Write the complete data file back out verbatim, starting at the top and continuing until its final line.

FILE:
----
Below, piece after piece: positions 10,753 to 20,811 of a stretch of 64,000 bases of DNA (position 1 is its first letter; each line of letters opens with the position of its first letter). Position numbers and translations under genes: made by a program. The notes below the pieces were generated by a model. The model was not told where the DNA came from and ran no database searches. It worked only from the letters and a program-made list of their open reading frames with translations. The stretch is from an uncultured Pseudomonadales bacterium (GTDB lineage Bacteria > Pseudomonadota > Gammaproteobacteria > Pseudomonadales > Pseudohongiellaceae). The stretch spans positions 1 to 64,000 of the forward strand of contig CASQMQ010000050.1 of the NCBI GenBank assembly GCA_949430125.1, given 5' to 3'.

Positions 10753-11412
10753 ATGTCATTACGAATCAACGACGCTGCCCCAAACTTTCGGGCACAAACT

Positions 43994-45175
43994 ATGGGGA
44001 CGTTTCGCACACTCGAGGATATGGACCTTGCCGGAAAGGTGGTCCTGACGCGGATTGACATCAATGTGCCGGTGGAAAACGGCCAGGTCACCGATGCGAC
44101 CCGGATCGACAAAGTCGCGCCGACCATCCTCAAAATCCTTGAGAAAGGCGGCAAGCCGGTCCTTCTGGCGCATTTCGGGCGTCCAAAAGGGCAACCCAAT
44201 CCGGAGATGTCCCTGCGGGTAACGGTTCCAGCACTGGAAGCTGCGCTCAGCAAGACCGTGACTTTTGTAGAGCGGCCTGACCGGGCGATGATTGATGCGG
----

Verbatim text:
Below, piece after piece: positions 10,753 to 20,811 of a stretch of 64,000 bases of DNA (position 1 is its first letter; each line of letters opens with the position of its first letter). Position numbers and translations under genes: made by a program. The notes below the pieces were generated by a model. The model was not told where the DNA came from and ran no database searches. It worked only from the letters and a program-made list of their open reading frames with translations. The stretch is from an uncultured Pseudomonadales bacterium (GTDB lineage Bacteria > Pseudomonadota > Gammaproteobacteria > Pseudomonadales > Pseudohongiellaceae). The stretch spans positions 1 to 64,000 of the forward strand of contig CASQMQ010000050.1 of the NCBI GenBank assembly GCA_949430125.1, given 5' to 3'.

Positions 10753-11412
10753 ATGTCATTACGAATCAACGACGCTGCCCCAAACTTTCGGGCACAAACT

Positions 43994-45175
43994 ATGGGGA
44001 CGTTTCGCACACTCGAGGATATGGACCTTGCCGGAAAGGTGGTCCTGACGCGGATTGACATCAATGTGCCGGTGGAAAACGGCCAGGTCACCGATGCGAC
44101 CCGGATCGACAAAGTCGCGCCGACCATCCTCAAAATCCTTGAGAAAGGCGGCAAGCCGGTCCTTCTGGCGCATTTCGGGCGTCCAAAAGGGCAACCCAAT
44201 CCGGAGATGTCCCTGCGGGTAACGGTTCCAGCACTGGAAGCTGCGCTCAGCAAGACCGTGACTTTTGTAGAGCGGCCTGACCGGGCGATGATTGATGCGG